Idaho’s largest school district is gathering input from patrons about a range of possible facilities upgrades.
Last week, the West Ada district sent a 41-question survey to some 80,000 community members, district spokesman Greg Wilson told EdNews Wednesday. Over 10,000 patrons had completed the survey by Wednesday afternoon, shortly before it closed at 5 p.m.
The questionnaire seeks opinions on local population growth, overcrowding in schools and what factors should determine the need to renovate or replace buildings. It also gauges support for upgrading things like parking lots, sidewalks, bus loops, playgrounds, fine arts and career-technical education facilities.
For years, West Ada has been at the epicenter of growth in Idaho. In May, the U.S. Census Bureau put Meridian at No. 13 for the fastest-growing large U.S. cities between July 1, 2020 and July 1, 2021, with a population of 125,963. The city came in at No. 11 nationally for the largest numeric increase in that same timeframe, with an increase of 6,234 people.
New and improved facilities have been a discussion point in West Ada and other Idaho districts for years as schools grapple with a clash between aging infrastructure and rapid population growth. The Kuna School District is mulling up to $300 million in facilities upgrades for the coming years, and the Idaho Falls School District announced last month that it will float a $250 million bond issue on Nov. 8 — the largest to be put on a ballot by an Idaho school board to date. By comparison, the Boise School District passed a $172.5 million bond issue in 2017.
It’s too early to put a price tag on a possible bond issue to fund upgrades in West Ada, Wilson stressed. But discussions about growth — and how the district of some 40,000 students could address it — are far from new.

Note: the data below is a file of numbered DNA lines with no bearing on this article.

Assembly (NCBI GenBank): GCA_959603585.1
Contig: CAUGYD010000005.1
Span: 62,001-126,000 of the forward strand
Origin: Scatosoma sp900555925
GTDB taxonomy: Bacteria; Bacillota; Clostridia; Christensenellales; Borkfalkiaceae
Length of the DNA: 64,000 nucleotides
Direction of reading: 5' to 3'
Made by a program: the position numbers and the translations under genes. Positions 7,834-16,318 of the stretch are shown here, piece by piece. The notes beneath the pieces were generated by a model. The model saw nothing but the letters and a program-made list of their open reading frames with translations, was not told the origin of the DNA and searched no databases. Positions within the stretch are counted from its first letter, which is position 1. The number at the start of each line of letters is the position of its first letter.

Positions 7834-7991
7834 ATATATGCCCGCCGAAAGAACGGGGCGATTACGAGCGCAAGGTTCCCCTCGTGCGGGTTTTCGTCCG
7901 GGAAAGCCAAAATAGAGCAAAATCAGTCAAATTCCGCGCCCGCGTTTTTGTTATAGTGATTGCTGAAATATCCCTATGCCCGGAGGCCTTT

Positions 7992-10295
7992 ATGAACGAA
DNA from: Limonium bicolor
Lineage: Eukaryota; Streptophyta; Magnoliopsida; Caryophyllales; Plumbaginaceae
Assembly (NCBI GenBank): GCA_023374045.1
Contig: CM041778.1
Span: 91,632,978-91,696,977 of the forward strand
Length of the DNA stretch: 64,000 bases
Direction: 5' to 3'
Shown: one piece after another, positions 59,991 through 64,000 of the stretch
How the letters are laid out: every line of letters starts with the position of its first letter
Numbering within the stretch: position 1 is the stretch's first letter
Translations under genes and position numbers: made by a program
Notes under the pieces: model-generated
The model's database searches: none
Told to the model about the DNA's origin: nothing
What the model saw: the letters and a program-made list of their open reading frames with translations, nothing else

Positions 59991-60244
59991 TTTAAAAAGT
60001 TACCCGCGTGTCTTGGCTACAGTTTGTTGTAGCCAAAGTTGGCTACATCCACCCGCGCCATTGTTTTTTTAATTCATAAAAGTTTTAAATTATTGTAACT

A June analysis from the district shows a tentative 10-year project timeline for districtwide updates, starting with construction of three elementary schools in the district’s north, west and south regions. The projected price tag in that report: over $334 million.
But a lot’s changed since April and June, Wilson said, including construction costs and an emergency legislative session earlier this month that funneled $410 million in new funding to K-12.
“We’re trying to plan and be strategic as possible about all of this,” Wilson said, stressing the need for community input and feedback from a district-hosted citizens’ group set to kick off conversations about facilities at the end of the month.
A bond issue to bankroll any projects would be funded by local property taxes and would need trustees’ approval. But what a measure could look like is still in the air, Wilson said. It could be a “one-swipe” approach, or an incremental approach with multiple ballot measures over time.
Bond issues in Idaho require two-thirds supermajority support from local voters to pass.